The Serpent and the Eagle by award-winning author, Edward Rickford, is the first book in the Tenochtitlan Trilogy. It was 1stplace winner in the 2018 Chaucer Book Awards for pre-1750s historical fiction, and won the Silver Medal in the Readers’ Favorite Historical Fiction Event category for 2019.
It is 1519, and Cortez has landed in Mexico. This book is especially enlightening, as the story is told from the points of view of both the Aztecs and the Spanish conquistadors. It reminds the reader of the Europeans’ greed and unquenchable thirst for gold, and the lengths to which they went to steal it.
While The Serpent and the Eagle tells the story of the months leading up to the meeting between Cortes and Motecuhzoma, it reveals, yet again, how human nature is essentially the same throughout history. For example, while discussing the Spaniards, the local people wondered “…how much longer until they start referring to our lands as their home?” Of course, this is exactly what the Native Americans must have said about our ancestors here in the U.S.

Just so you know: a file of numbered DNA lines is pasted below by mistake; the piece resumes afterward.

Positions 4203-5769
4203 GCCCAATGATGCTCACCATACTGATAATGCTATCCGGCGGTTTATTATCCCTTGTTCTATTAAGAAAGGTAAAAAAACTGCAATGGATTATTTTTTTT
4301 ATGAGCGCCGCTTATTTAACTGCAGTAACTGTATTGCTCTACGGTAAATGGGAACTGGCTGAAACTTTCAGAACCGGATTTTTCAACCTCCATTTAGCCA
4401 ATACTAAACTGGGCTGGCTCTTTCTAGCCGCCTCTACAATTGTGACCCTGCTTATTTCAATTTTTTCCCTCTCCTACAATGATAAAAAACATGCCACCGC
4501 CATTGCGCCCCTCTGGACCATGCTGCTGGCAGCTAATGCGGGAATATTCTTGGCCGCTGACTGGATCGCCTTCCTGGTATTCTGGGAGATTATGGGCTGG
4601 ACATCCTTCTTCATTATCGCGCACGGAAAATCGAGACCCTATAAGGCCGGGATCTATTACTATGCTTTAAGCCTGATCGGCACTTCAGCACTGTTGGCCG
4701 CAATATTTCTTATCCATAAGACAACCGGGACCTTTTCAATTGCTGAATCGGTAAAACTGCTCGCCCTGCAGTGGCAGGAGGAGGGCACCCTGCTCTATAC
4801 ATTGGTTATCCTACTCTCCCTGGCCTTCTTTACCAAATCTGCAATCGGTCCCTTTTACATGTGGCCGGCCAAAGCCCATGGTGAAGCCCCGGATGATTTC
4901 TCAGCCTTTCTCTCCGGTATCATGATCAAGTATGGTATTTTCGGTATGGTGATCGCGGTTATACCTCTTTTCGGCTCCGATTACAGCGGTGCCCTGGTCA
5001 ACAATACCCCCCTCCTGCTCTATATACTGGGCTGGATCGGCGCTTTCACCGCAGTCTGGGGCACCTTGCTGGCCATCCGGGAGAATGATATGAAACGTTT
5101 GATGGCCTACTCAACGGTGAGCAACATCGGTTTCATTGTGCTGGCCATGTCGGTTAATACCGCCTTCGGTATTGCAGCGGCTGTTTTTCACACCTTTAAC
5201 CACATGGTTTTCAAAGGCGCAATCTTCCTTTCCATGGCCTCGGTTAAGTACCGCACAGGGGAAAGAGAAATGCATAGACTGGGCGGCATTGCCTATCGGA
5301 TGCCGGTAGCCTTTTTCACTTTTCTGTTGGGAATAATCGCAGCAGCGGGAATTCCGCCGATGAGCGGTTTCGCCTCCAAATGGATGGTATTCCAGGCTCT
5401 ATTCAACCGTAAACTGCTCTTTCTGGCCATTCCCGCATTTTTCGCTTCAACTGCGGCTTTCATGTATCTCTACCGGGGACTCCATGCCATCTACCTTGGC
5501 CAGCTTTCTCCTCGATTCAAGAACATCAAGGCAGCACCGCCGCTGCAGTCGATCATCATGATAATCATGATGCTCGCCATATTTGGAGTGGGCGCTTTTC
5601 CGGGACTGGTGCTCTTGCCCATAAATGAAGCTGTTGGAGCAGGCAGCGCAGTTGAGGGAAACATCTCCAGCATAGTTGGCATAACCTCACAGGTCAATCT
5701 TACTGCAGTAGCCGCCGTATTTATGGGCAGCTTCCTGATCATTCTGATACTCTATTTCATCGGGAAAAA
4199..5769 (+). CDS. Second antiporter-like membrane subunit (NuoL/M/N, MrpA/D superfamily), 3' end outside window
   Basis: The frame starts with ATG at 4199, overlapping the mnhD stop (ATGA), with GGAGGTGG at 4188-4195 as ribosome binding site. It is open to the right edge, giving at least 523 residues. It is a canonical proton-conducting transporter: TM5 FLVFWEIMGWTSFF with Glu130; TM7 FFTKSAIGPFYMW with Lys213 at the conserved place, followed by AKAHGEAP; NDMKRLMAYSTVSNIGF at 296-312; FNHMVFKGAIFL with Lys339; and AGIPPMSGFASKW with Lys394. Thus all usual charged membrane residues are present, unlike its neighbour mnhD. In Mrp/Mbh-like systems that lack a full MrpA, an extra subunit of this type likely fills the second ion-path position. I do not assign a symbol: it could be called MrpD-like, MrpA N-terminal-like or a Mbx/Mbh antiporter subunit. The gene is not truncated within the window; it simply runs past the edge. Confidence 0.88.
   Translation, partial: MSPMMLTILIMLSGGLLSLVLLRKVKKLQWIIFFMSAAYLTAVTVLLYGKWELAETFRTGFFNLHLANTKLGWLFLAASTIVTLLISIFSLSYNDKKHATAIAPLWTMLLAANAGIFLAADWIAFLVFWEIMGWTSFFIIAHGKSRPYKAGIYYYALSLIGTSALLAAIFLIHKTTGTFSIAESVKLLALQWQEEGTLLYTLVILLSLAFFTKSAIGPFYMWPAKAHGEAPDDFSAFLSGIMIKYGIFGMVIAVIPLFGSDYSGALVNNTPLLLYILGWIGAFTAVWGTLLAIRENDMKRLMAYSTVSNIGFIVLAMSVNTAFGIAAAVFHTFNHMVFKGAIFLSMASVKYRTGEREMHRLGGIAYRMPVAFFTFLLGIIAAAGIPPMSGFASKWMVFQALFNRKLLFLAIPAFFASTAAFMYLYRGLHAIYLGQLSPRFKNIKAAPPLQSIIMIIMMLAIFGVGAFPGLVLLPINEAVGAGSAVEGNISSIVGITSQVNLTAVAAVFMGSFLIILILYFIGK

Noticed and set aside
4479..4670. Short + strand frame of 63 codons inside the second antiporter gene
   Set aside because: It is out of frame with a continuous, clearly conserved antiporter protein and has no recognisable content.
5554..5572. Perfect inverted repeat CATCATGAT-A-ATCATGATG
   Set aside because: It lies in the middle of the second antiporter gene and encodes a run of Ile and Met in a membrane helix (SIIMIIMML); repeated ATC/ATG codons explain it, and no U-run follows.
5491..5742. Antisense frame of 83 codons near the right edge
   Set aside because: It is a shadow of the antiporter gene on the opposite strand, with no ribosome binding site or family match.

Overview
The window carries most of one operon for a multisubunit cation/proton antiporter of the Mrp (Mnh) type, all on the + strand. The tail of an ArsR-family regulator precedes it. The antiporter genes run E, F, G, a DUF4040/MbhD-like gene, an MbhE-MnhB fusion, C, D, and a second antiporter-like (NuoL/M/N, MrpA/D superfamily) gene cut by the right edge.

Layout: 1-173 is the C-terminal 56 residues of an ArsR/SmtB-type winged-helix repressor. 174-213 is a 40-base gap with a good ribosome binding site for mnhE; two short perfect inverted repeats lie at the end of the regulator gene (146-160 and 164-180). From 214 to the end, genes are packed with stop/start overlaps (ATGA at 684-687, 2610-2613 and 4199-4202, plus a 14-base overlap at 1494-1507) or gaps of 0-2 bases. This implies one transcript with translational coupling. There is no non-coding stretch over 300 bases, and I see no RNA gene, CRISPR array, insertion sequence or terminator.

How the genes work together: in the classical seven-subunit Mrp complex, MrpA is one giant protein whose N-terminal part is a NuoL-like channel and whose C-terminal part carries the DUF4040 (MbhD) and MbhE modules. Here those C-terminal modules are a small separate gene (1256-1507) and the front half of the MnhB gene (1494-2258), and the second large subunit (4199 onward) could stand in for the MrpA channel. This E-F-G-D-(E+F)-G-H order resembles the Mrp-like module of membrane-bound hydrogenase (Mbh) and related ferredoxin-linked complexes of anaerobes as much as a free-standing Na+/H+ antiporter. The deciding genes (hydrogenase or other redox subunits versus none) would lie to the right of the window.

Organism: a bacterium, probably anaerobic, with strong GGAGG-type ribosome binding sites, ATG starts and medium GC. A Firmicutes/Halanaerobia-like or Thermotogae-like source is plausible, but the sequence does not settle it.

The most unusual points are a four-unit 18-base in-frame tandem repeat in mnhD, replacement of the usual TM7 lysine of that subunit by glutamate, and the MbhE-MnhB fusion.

Mr. Rickford has met the challenge of maintaining historical accuracy, while developing a tension-filled, narrative that flows smoothly, and has well developed characters. If he maintains this technique he is in store for many more awards.
What Makes this Reviewer Grumpy?
Only the usual mistakes that we all make in our daily speech. Unfortunately, we can’t get away with as much in writing as we can in speaking. Still, I gave it 5 stars.
- Referring to people as “that” rather than “who”;
- using further in place of farther – they are not interchangeable;
- split infinitives;
- missing commas;
- beginning sentences with conjunctions.